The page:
by Captain W. E. Johns


(Page references are for the paperback first edition, followed by the hardback second).



V.    THE FLEDGLINGS  (Pages 82 – 98/Pages 80 – 95)


This story was originally published in “The New Book of the Air” in August 1935


Biggles returns from a flight and tells Smyth, his fitter, that “She’s inclined to be a bit left-wing low still; you might have a look at her”.  On returning to the mess he hears the “restrained harmony of a Chopin nocturne” and finds a newcomer playing the piano.  “I’m Lissy; I’ve been posted to your flight”.  Biggles listens to him playing the piano until two other people arrive, Wilks, his old friend from 187 Squadron, and Taggart, a new man who has joined 187 Squadron today and is in Wilks’ flight.  Taggart has come over to see “Sissy” as he calls Lissy.  Biggles reprimands Taggart for this “in future, at least, in my hearing, you’ll remember his name”.  Wilks tells Biggles that both Taggart and Lissy came to Wing Headquarters and he “took the best man”.  “What makes you think you’ve got the best man?” asks Biggles.  Wilks wants to bet his man will get more Huns.  Biggles doesn’t like the idea but says “If that big calf of yours gets more Huns than my lad within a month from today, I’ll stand your Squadron dinner at the Hotel de Ville in Amiens – with wine.  If he fails then you stand us dinner.  How’s that?”  “Done” agrees Wilks.  Biggles turns to Lissy.  “You heard that,” he said.  “It means that you’ve got to get some Huns, my lad or this little interlude will cost me a month’s pay”.  Three days later, Biggles is watching Lissy doing target practice over their aerodrome.  Lissy is diving down in his Camel and shooting at a petrol-tin.  Wilks arrives to say that Taggart has got his first Hun over Douai.  Biggles admits that Lissy hasn’t even been over the lines yet, “We don’t send our lambs to the slaughter”.  Biggles asks Lissy how many hours of flying he has had.  The answer is eighteen hours at the aerodrome, which is double what he did at home.  Biggles decides to take Lissy up to the lines.  They see some German planes and Lissy immediately flies home.  “Biggles also headed home, inwardly annoyed at Lissy’s behaviour, for although the new man had acted sensibly in avoiding a serious combat, his swift departure at first sight of the Fokkers set Biggles wondering if, after all, he had been mistaken in his estimate of his calibre”.  Three S.E.s arrive and one of the Germans is shot down.  The S.E.s land at Biggles’ aerodrome and Wilks is the pilot of the leading machine.  He tells Biggles that “Taggart just got that Hun”.  Wilks tells Lissy that he needs to buy himself a hot-water bottle – for his feet.  Lissy doesn’t stand up for himself, but Smyth checks Lissy’s machine and sees that the main petrol tank has been holed and the rear of his machine is soaked with petrol.  Biggles asks Lissy why he didn’t tell Wilks.  “I’m sorry, Bigglesworth, but I’m not in the habit of making excuses,” replied Lissy quietly.  By the end of a fortnight, Taggart has increased his score to three enemy aircraft shot down.  Biggles speaks to Lissy and says that the fellows in their Squadron, 266, and also the 187 crowd are the best lads in the world.  “Only one thing counts with them – the ability to get Huns.  Nothing else matters, and when you get right down to brass tacks, they’re quite right.  That’s what we’re here for”.  Biggles offers to take Lissy over the lines in half an hour but Lissy takes off alone after five minutes.  Biggles and Algy go after him and realise he’s heading for Douai, an area to be avoided by all except very strong patrols as you are likely to “barge into the middle of the Richthofen crowd”.  In the distance, they see a “lone British machine” attacked by a swarm of Fokker Triplanes and then they see the now burning machine drop like a stone.  “There he goes” says Biggles bitterly and he and Algy return to Maranique and tell ‘Wat’ Tyler, the Recording Officer to cross Lissy’s name off the role.  Rather than mope around, Biggles goes with others to Amiens that night.  When he returns he hears the piano playing a plaintive melody.  Rushing into the mess, he finds Lissy.  Lissy says his machine got shot up pretty badly and he had to crash land.  But not before he got three Huns and he thinks he also forced another to land.  Lissy explains that Taggart had rang him and challenged him to meet him over Douai to see him knock down some Huns.  Taggart was in the British plane that Biggles saw shot down in flames.  Wilks arrives to confirm that someone has got four Huns.  Biggles says it was Lissy, but Wilks doesn’t believe it.  Biggles shows him two photos he has as proof, where Lissy has flown up unseen on an S.E.5 aircraft and taken a picture.  “I think you will agree that if Lissy had been a Hun, the pilot in the S.E. would never have known what killed him”.  The pilot in the first picture is Taggart.  When Wilks says “but Taggart was only a beginner” he is shown a second photograph.  “Why,” he stammered, “I know that machine”.  “You ought to,” Biggles told him grimly; “you were flying it”.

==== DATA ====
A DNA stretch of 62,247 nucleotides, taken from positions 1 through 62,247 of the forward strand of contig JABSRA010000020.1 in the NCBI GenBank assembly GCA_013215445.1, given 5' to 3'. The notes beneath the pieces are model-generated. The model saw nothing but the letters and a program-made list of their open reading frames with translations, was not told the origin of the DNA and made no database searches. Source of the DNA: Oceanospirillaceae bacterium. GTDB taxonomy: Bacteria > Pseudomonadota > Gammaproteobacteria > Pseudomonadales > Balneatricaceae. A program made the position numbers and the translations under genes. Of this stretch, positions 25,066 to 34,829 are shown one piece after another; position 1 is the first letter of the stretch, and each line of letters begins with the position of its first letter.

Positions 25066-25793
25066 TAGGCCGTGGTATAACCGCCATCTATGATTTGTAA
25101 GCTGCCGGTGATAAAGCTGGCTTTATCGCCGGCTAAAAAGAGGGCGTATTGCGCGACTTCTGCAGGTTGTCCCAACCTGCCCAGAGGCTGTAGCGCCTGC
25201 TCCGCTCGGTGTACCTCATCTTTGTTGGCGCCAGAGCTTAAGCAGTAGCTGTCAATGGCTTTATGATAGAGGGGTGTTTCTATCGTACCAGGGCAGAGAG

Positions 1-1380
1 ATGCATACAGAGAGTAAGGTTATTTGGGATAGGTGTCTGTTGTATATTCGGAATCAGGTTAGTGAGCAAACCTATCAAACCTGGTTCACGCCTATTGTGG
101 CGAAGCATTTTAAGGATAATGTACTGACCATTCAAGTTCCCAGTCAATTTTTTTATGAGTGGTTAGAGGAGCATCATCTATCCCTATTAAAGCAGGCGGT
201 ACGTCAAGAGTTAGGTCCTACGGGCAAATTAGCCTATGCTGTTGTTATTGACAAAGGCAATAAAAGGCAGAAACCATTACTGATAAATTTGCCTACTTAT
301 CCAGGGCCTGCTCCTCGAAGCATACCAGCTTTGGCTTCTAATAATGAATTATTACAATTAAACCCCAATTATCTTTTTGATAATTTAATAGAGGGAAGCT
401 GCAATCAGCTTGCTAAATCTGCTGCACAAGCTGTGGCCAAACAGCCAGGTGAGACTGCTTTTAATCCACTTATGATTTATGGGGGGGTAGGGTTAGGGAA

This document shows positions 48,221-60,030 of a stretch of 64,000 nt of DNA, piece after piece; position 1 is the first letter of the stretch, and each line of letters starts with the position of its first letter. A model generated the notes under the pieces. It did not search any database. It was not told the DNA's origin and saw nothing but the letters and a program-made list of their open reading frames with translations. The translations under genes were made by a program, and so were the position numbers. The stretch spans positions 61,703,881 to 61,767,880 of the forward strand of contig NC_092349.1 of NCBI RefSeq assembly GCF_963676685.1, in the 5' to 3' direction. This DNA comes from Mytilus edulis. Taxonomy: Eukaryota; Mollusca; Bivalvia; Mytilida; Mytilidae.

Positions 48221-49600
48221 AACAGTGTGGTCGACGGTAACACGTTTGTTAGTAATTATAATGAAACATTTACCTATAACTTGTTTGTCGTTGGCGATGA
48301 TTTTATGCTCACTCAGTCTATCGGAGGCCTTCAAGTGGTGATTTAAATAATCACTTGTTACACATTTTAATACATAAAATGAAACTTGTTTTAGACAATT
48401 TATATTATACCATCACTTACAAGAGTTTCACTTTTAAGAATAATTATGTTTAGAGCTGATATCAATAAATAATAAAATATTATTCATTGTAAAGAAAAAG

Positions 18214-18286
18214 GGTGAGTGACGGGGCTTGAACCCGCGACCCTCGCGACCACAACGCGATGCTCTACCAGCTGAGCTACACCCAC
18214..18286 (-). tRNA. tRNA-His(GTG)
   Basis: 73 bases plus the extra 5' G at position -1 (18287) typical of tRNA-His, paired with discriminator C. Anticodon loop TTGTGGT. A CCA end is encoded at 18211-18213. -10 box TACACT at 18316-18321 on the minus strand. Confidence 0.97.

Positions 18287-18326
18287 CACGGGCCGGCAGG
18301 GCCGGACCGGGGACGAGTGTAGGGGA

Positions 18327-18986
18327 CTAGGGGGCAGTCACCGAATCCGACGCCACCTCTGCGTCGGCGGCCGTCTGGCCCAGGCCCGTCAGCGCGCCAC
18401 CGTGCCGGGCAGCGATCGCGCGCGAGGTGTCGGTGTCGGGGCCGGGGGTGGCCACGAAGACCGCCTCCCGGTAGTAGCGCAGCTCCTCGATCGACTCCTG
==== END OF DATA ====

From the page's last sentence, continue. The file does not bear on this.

This story was re-written as a World War II story called “The Hare and the Tortoise” and published as the nineth and final short story in “Biggles Takes the Case”.  In this version, the story is updated to World War II and the two pilots are Daby and Taggart.  Taggart calls Daby “Baby”.  Biggles is a Squadron-Leader as is Wilkinson, who is from 187 (Hurricane) Squadron.  Biggles tells Daby that if he doesn’t get more Huns it will “spoil my bank account”.  The planes they are flying are Spitfires and Taggart gets his first Messerschmitt over Calais.  Daby hasn’t been over the Channel yet.  When Daby flees for home with his petrol tank shot, Wilks doesn’t arrive to tease him in this version.  When the lone Spitfire is shot down, it is “Tyler, the Adjutant” who is told to “take Daby’s name off the roster”.  Biggles doesn’t return from Amiens in this version, but from Group HQ and finally Taggart rings Daby to invite him to Amiens.